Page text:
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Wednesday, Nov 20, 2019

#Newsmaker: Greta Thunberg has sailed across the Atlantic. What now?

The 16-year-old climate activist is strident, angry. And justifiably so. But as today’s rockstar of green energy and sustainable living, it’s time for her message to evolve.

india Updated: Aug 30, 2019 17:44 IST
Zara Murao
Zara Murao
Hindustan Times
Extreme measures make sense to Thunberg because extreme is our reality now. And so she’s voyaged across the Atlantic in a yacht with no toilet and no kitchen. But is there much point in such a statement, if the example one is setting cannot be followed?
Extreme measures make sense to Thunberg because extreme is our reality now. And so she’s voyaged across the Atlantic in a yacht with no toilet and no kitchen. But is there much point in such a statement, if the example one is setting cannot be followed?(Team Malizia / Reuters File Photo)

‘You lied to us. You gave us false hope. You told us that the future was something to look forward to… you did not act in time…’

Extreme words make sense to Greta Thunberg because that is our reality now.

The rain forest is ablaze, rainfall patterns askew, islands of plastic float in our oceans. Climate change models predict extinction-level threats by 2050, and can’t seem to get themselves to look beyond that point.

So 16-year-old climate activist Thunberg voyaged to America on a yacht powered by solar panels, to talk about the threat her generation faces. After a two-week journey with no toilet and no kitchen, she will speak at a climate summit in New York, go ‘on a tour’ of the US, and then head to a climate summit in Santiago, Chile.

She is today’s rockstar of green energy and sustainable living; millions around the world are now participating in her #FridaysForFuture initiative, where she calls for regular school strikes to protest global inaction on climate change; 3.6 million participated in the last School Strike for Climate. And that is worrisome to some. Who’s funding her alternative lifestyle? Is this a publicity gimmick for her parents, Svante Thunberg and Malena Ernman, an actor and a famous opera singer? Is she being used by large corporations, to take on other large corporations?

Even if she is entirely self-fuelled, what does she hope to achieve?

With her elaborate boat voyage, Thunberg has also been criticised for picking an elitist, impractical solution to an everyday problem. Her high-speed vessel is sponsored by the Yacht Club of Monaco and travelling with her on it is the grandson of Rainier III, Prince of Monaco. The example she’s setting cannot be followed. So why not instead find the lowest-carbon airlines, help fliers figure out ways to shrink their carbon footprint?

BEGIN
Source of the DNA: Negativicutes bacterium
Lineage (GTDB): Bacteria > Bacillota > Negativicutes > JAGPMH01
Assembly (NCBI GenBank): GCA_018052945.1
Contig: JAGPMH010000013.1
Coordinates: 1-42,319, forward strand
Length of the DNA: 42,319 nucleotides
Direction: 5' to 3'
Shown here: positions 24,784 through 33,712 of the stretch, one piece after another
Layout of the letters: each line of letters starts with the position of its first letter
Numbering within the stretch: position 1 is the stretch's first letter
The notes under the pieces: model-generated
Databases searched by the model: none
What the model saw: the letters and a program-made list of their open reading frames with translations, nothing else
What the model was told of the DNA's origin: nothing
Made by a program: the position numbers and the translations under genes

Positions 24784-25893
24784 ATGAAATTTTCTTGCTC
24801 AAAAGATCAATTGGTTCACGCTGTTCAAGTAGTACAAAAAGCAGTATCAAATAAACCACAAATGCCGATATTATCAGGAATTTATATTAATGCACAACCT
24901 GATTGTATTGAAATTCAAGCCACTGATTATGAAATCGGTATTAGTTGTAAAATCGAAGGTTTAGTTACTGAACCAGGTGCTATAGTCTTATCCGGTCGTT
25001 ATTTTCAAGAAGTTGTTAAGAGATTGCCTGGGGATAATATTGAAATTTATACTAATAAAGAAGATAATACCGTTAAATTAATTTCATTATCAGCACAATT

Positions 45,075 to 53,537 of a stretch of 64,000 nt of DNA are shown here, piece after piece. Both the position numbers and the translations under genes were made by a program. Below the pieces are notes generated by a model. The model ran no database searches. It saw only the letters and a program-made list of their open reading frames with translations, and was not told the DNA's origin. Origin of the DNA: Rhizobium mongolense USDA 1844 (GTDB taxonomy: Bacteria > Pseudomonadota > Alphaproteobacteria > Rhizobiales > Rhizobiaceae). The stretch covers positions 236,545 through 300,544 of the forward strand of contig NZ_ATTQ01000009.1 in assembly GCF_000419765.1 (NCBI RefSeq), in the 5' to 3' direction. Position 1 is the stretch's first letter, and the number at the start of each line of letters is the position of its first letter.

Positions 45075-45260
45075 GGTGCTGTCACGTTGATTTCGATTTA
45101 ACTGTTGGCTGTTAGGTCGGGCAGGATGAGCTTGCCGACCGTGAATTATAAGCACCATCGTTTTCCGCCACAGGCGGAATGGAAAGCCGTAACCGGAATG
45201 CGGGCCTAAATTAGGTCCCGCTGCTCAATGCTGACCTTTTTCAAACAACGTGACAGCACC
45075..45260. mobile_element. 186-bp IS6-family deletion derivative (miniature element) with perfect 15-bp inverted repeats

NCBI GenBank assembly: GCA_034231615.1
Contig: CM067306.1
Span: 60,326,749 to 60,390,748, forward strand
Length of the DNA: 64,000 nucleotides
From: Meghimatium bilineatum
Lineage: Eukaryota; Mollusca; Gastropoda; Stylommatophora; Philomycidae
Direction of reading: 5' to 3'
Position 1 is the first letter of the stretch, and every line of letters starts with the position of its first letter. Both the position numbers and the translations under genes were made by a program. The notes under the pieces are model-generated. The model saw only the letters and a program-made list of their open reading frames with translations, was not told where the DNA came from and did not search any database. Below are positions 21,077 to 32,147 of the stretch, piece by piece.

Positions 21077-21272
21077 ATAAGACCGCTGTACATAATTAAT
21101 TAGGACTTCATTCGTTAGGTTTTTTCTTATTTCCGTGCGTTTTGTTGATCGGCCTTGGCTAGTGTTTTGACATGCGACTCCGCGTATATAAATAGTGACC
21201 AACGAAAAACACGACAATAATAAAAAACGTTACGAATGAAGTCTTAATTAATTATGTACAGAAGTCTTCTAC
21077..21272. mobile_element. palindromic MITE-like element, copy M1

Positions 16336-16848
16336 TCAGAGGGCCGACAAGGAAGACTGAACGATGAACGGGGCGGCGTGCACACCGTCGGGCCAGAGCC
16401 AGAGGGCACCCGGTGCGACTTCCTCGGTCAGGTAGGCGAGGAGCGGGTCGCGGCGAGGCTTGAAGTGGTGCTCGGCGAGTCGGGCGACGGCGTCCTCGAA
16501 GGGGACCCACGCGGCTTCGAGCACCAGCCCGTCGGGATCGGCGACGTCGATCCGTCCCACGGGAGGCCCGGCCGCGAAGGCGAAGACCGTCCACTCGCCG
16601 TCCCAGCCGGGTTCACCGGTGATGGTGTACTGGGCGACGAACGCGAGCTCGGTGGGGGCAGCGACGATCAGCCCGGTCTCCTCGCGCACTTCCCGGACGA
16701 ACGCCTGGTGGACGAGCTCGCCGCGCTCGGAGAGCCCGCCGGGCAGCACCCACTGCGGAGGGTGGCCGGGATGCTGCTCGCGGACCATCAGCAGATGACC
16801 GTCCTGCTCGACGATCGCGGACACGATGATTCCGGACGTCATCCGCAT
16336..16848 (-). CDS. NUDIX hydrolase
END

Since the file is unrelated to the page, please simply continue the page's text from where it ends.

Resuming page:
#FridaysForFuture: The Greta Thunberg movement
  • Greta Thunberg began her School Strike for Climate in August last year. Every Friday, she sits outside Parliament in her home country of Sweden, to demand more meaningful action to combat climate change.
  • Her protest is inspired, she says, by American civil rights activist Rosa Parks and the anti-gun-violence walkout organised by youngsters in American schools last March.
  • Her unusual, usually solitary protest and her eloquence have seen her invited to global events ranging from UN summits to a session of the EU Parliament, and her movement has snowballed.
  • Her #FridaysforFuture initiative encourages youngsters to stage school walkouts.
  • She is now roping in adults too, with a call for a ‘mass resistance’ climate strike on September 20.

‘We cannot solve a crisis,’ Thunberg has said, ‘without treating it as a crisis.’

She began researching climate change at age nine, and has invested more time and attention in it than most world leaders. That’s one of the facts that enrages her. “I want you to act as if our house is on fire. Because it is,” she said in a speech at the World Economic Forum in Davos, Switzerland, in January.

Greta has been diagnosed with a kind of autism. “I see the world a bit different, from another perspective,” she said, in an interview with The New Yorker. “I have a special interest. It’s very common that people on the autism spectrum have a special interest.”

Perhaps the autism (technically, Asperger Syndrome, in this case) has helped her retain a child-like moral simplicity: You don’t lie, you don’t hurt others. And when the adults around you break all the rules, you wonder — how, why?

We’ve all wondered that privately. She’s doing it on the world stage.

Earlier this year, Thunberg was nominated for the Nobel Peace Prize. She is on the cover of next month’s GQ as their Game Changer of the Year.

In answer to the question of what do we actually do, she argues that “the politics that’s needed to prevent the climate catastrophe — it doesn’t exist today. We need to change the system… as if there were a war going on.”

As she sits ‘on strike’ once a week, teachers and well-wishers stop by with food and encouragement. (She’s tried a lot of new cuisines this way, the teenager says). To teachers who argue that she should be in class, she repeats her argument that she sees no point in “studying for a future that soon will be no more, when no one is doing anything whatsoever to save that future”.

Melodramatic? Maybe. Manipulated? Perhaps. But even teacher that don’t agree with her methods say they can’t honestly disagree with her message.

“You’ve run out of excuses and we’re running out of time,” Thunberg said at the UN Climate Change Conference last year. “You are not mature enough to tell it like it is. Even that burden you leave to your children.”